Hitting the (seemingly) final nail and ending the trail of extension requests, the Supreme Court via its order yesterday (12/02/2021 (pdf) ) dismissed the application seeking another extension to the tenure of the incumbent IPAB Chairperson. The application for extension was filed by the AIPPI (aka the International Association for the Protection of Intellectual Property) and was a part of a writ petition which was disposed of by the court after tagging it to Madras High Court Bar Association decision. Readers may recall that AIPPI is the same organization which had filed an earlier petition in 2019 through which the very first extension was granted to the incumbent Chairperson (Prashant has blogged about the petition and the subsequent extension here).
The decision was given by a three judge bench comprising J. Nageshwar Rao, J. Hemant Gupta and J. S. Ravindra Bhat. While a detailed post assessing the implications of the judgement will follow soon, to quickly highlight in this post – the main points of the decision center around clarifying the laws regarding the term of the IPAB Chairperson; the controversy surrounding the appointment of the incumbent Chairperson and clarifying that the Chairperson of the Board can also be a technical member. The last point above is especially interesting since it counters the reason for the first extension of the incumbent Chairperson via order dated 18.12.2019 i.e. “the post of Chairman of Intellectual Property Appellate Board (IPAB) cannot be allowed to be vacant.” Through the present decision, the court has suggested a solution to avoid the past situation of long vacancies in post of the Chairperson from raising up. We’ll expand on this in the coming post.
An interesting fact surrounding this petition, is the head on collision between two gigantic IP organizations in India. As mentioned above, the petition was filed on behalf of the AIPPI, which proclaims to work towards development and improvement of laws for the protection of intellectual property. And on the other hand, among the multiple third parties which intervened in the present case one was Indian Drug Manufacturers Association (IDMA). While the judgement hasn’t named the organization specifically, an anonymous reader pointed out IDMA’s involvement in the dispute in a comment to a previous post. Now we know that the Indian courtrooms aren’t oblivious to such confrontations between organizations vouching for different levels of IP protection, for instance the DU Photocopy case, Novartis case, and the ongoing Sci-hub litigation, all have seen interventions by multiple non parties. However, such confrontations (until now) were limited largely to the substantive issues concerning the scope of intellectual property rights and interpretation of laws concerning them. This perhaps marks the first occasion where such organizations, representing different lobbies, locked horns with each other regarding appointment or rather re-appointment of a specific individual to a particular position.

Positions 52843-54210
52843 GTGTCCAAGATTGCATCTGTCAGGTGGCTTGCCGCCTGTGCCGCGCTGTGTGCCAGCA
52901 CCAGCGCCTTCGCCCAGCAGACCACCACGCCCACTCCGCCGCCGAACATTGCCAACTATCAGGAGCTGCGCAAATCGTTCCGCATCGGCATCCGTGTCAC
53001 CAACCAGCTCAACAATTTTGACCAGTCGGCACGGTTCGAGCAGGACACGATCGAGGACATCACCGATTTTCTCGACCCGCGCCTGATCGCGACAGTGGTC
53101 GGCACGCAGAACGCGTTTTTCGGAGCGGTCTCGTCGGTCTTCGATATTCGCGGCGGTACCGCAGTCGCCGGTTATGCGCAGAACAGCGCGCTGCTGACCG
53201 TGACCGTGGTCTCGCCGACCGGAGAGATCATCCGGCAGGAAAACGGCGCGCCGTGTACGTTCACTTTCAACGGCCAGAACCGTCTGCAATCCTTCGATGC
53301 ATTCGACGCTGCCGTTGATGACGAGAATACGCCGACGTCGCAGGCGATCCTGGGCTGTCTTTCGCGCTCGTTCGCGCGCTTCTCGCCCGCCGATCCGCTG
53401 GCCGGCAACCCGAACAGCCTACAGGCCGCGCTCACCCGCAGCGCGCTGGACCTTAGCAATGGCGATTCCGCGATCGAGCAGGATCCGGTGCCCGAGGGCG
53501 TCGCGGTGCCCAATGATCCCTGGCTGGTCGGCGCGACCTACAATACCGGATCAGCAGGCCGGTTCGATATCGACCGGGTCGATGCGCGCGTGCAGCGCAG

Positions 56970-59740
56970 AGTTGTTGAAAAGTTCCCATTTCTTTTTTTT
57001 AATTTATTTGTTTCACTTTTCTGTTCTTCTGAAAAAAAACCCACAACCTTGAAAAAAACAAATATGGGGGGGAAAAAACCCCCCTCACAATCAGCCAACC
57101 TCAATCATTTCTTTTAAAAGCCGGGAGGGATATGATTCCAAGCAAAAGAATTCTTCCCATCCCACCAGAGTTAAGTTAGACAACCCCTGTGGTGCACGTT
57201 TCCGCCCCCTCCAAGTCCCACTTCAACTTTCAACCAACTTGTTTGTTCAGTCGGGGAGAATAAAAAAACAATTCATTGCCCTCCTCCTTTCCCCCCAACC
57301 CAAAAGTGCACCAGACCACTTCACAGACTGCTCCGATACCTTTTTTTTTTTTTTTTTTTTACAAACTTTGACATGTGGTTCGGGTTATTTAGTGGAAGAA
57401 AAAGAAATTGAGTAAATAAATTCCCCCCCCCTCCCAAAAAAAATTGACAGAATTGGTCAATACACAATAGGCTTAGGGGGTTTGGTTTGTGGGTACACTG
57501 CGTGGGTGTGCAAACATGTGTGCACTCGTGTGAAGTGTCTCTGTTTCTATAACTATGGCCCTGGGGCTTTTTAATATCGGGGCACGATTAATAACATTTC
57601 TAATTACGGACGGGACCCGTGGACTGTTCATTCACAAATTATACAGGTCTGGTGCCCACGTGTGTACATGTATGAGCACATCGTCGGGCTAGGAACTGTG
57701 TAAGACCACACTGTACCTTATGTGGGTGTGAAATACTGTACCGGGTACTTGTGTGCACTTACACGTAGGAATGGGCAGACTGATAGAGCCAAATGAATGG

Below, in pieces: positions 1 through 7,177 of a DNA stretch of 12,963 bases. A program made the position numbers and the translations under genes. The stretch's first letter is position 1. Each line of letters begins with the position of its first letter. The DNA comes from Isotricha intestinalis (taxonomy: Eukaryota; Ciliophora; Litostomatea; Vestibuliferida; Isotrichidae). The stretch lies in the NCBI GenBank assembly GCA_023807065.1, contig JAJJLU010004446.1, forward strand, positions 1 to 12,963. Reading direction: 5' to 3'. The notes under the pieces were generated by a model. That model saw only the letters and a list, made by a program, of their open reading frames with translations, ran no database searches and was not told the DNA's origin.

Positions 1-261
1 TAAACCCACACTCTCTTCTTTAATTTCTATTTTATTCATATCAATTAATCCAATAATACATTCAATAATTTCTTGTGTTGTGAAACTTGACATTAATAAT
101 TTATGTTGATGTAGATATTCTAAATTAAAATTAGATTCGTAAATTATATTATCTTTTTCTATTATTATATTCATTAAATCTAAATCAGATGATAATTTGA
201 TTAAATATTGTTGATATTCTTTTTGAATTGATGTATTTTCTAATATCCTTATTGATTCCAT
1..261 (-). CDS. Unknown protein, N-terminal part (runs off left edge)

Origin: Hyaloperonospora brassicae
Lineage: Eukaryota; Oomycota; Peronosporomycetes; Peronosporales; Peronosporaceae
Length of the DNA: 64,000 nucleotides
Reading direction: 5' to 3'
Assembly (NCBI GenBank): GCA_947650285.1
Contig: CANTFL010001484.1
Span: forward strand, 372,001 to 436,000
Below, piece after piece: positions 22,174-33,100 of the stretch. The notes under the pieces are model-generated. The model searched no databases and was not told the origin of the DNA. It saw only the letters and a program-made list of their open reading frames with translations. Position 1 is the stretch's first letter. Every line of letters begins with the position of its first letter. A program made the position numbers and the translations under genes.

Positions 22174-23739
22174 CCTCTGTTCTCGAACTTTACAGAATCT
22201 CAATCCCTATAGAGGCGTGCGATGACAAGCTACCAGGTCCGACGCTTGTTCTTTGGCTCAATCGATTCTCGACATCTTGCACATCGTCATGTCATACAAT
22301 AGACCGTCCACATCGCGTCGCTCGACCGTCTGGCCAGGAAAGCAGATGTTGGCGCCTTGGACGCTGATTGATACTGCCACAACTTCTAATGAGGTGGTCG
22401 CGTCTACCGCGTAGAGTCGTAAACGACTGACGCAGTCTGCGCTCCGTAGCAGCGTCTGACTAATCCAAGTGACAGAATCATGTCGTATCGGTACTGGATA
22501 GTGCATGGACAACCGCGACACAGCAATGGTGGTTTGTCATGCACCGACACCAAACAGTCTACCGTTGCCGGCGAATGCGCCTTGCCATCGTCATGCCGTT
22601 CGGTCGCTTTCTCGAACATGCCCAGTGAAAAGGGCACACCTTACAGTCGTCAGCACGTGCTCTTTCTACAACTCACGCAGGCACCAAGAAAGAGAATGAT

What happens to cases decided after the term had ended?
The petition at the heart of the decision was filed on 05.12.20 by AIPPI which is 26 days prior to the date of the incumbent Chairperson’s retirement. Subsequent to a few hearings, the application was listed, for the first time after the date of the incumbent Chairperson’s retirement, on 04.01.21 along with two other petitions (pdf). One of these other applications bearing number MA 2234/2020 in W.P.(C) No.279/2017, concerned extension of the incumbent Chairperson of a different tribunal (Telecom Disputes Settlement and Appellate Tribunal (TDSAT)). Interestingly, the court granted an extension of three months to the incumbent Chairperson of the TDSAT on the grounds of “peculiar facts and circumstances” of the case but did not make any mention of the above application by AIPPI! It must also be noted that no stay order was passed against the supposed effect of the Madras High Court Bar Association decision, by virtue of which the date of retirement of the incumbent Chairperson of the Board was fixed on 31.12.20.
Therefore, in light of the above it is very unclear as to what is the authority by which the incumbent Chairperson has been hearing the matters, as recently as 12.02.2021. It also raises the question as to what shall be the fate of the matters disposed or even heard by the incumbent Chairperson in this duration? Given that the above decision by the Supreme Court seems to be silent on this, it may take further legal action to get some clarity on these questions.
Sidenote: I would like to thank one of our readers for pointing me towards the above order dated 04.01.2021. The reader wishes to remain anonymous. I would also like to thank Prashant for his inputs and comments.